Thursday Lit: Calling Nero Wolfe!

During the really hot weather, I like to read Rex Stout’s Nero Wolfe stories. There’s something about the writing that I can enjoy over and over again.

I’ve been re-reading one of Stout’s most famous books, The Doorbell Rang (1965), and it seems surprisingly relevant in these post-Snowden-revelation days.

In case you haven’t heard of The Doorbell Rang***, here’s an excerpt that succinctly sums up the basics.

First a note on characters: Nero Wolfe is to the 1940s-era New York what Sherlock Holmes was to late 19th century London. Archie Goodwin is his 20-something assistant with a fine outlook on life, and he’s always the narrator of these stories. Fritz, from Switzerland, is their cook and housekeeper.

As I went to the little table by the wall where I eat breakfast I asked Fritz if there was anything stirring.

“Yes,” he said, “and you are to tell what it is.”

“Oh, didn’t he [Wolfe] tell you?”

“No. He said only that the doors are to be bolted and the windows locked at all times, that I am to be – what does ‘circumspect’ mean?”

“It means watch your step. Say nothing to anyone on the phone that you wouldn’t want to see in the paper. When you go out, do nothing that you wouldn’t want to see on TV. For instance, girl friends. Stay away. Swear off. Suspect all strangers.”

Fritz wouldn’t, and didn’t, talk, while [pan]cakes were getting to just the right shade of brown. When they were before me, the first two, and the sausage, and were being buttered, he said, “I want to know, Archie, and I have a right to know. He said you would explain. Bien. I demand it.”

I picked up the fork. “You know what the FBI is.”

“But certainly. Mr. Hoover.”

“That’s what he thinks. On behalf of a client [a rich woman who did the 1950s equivalent of posting something critical of the government online and turned to Wolfe when she got into trouble for it] we’re going to push his nose in. Just a routine chore, but he’s touchy and will try to stop us. So futile.” I put a bite of cake where it belonged.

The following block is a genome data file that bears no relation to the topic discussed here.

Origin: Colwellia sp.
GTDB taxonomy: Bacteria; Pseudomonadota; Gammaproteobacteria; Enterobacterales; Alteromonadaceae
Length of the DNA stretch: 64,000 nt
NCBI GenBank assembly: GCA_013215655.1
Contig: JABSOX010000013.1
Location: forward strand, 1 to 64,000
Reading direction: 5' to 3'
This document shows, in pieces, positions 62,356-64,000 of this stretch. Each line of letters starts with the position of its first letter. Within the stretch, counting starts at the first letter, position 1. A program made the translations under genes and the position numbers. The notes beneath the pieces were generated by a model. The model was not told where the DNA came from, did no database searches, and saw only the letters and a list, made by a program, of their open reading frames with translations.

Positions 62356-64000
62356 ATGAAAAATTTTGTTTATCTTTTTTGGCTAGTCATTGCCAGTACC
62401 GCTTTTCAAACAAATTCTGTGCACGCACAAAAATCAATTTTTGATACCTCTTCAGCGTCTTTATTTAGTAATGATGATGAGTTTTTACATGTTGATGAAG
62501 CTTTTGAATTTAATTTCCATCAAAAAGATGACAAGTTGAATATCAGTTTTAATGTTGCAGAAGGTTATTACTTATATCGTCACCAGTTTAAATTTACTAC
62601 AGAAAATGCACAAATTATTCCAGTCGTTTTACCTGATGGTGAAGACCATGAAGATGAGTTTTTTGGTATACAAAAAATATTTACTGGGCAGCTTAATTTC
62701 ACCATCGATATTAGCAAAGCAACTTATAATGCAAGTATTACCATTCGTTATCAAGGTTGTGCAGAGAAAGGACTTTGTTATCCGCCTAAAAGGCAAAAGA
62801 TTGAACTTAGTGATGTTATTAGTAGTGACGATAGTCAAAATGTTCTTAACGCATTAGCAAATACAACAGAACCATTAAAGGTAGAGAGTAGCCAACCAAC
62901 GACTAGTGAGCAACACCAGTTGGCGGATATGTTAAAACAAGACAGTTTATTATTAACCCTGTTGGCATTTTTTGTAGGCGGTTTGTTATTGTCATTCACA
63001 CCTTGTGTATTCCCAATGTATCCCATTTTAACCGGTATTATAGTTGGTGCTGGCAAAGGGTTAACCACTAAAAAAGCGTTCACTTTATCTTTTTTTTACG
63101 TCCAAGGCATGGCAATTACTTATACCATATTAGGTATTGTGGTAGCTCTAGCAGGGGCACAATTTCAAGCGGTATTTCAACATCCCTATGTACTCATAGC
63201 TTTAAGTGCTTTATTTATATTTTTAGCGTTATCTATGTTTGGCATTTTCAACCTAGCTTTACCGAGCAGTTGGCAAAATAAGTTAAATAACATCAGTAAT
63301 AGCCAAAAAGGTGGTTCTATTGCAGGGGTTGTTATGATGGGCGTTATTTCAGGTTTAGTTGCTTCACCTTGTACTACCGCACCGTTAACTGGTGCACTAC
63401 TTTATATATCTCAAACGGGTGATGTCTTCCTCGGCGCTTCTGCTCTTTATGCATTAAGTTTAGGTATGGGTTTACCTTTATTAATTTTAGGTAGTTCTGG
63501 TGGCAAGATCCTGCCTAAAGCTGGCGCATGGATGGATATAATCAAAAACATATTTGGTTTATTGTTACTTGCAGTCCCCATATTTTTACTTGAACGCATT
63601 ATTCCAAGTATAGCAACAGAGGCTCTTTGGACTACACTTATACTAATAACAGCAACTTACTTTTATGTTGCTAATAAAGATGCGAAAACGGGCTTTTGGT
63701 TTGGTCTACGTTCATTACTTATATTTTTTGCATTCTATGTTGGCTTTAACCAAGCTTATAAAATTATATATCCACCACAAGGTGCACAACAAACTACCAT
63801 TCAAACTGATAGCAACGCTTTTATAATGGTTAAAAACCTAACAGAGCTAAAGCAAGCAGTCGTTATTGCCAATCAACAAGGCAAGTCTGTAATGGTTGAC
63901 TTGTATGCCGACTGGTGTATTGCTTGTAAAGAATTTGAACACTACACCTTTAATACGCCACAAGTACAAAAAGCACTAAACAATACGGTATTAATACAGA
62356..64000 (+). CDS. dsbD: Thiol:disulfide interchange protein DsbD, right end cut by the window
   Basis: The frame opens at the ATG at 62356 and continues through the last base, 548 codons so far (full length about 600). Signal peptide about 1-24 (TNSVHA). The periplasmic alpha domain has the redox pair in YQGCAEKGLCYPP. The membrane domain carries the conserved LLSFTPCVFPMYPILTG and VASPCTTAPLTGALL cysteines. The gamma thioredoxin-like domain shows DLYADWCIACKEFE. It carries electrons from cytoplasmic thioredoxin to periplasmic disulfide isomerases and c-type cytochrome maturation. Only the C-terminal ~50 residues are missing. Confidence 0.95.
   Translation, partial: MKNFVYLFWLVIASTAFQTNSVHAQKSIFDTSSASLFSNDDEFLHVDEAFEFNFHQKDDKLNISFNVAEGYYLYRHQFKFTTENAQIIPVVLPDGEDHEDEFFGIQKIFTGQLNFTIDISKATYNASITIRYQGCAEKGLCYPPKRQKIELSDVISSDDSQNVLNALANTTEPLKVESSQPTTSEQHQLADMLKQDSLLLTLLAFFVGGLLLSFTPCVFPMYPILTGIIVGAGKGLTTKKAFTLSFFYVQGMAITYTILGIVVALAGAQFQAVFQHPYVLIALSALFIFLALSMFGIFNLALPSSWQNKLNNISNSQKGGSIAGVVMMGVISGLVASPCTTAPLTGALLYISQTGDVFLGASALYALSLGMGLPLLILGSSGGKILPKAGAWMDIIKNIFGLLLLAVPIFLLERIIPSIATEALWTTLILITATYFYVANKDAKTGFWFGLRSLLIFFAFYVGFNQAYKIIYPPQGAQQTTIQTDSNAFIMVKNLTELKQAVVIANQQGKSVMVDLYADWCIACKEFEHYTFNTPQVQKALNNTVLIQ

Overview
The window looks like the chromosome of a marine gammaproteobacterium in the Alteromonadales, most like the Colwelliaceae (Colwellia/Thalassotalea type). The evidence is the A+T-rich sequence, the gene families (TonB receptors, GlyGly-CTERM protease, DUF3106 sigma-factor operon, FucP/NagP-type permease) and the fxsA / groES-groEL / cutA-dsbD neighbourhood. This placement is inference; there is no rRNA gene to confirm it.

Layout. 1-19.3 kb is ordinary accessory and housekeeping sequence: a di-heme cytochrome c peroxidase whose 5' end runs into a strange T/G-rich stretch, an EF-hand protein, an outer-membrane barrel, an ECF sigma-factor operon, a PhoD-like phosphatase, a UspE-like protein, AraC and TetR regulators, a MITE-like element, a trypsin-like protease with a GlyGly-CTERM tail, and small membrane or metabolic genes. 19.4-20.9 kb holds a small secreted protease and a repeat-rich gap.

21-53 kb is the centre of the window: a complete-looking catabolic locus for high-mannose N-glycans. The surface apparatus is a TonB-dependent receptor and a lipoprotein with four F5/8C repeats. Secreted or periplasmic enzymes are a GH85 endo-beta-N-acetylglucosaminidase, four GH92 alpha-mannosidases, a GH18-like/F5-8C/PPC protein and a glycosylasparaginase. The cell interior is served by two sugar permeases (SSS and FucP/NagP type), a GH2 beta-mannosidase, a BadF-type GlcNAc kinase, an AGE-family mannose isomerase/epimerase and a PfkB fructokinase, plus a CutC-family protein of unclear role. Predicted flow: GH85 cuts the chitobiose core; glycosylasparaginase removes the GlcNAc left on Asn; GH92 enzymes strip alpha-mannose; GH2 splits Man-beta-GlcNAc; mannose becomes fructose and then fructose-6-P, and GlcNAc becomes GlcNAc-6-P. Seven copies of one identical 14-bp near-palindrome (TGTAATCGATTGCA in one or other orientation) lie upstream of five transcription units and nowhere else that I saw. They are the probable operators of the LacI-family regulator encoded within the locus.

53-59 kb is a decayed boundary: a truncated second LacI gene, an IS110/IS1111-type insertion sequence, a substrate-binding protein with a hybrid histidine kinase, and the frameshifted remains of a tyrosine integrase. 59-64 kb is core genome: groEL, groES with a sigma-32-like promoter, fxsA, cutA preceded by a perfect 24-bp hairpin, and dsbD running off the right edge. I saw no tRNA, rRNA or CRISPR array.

“But he – he’s a great man. Yes?”

“Sure. But I suppose you’ve seen pictures of him.”


“What do you think of his nose?”

“Not good. Not exactly épaté, but broad. Not bien fait.

“Then it should be pushed.” I forked sausage.

So he was at ease when I finished and went to the office. The meals would be okay, at least for today. [Because Fritz has seen that Archie wasn’t fazed – actually, Archie is indeed seriously fazed but determined to go through with it.]

It's hard to see his nose in this picture of J. Edgar Hoover in a crowd of admirers, four years before The Doorbell Rang came out.  (Library of Congress)

John Wayne wasn’t the only fan of the “great American.” It’s hard to see Hoover’s nose in this picture, taken four years before The Doorbell Rang came out. (Library of Congress)

The nonfictional J. Edgar Hoover – who served under Roosevelt, Truman, Eisenhower, Kennedy, Johnson and Nixon and who wouldn’t leave the FBI until 1972 – was not amused.

It was later revealed that Stout was put on an FBI list for this book. He lost John Wayne as a fan. The “counterculture” and liberals of the day loved it.

Anyway, while re-reading this in our own time, it occurred to me that things are just as scary now, in terms of American civil rights as a whole, as they were back in the Fifties and early Sixties.

Fritz isn’t the one who said this: “Plus ça change, plus c’est la même chose.”

We could use someone like Stout’s Nero Wolfe and Archie Goodwin again, these days.


*** For Wolfe fans – Saucisse Minuit.

Categories: fiction, Thursday Lit

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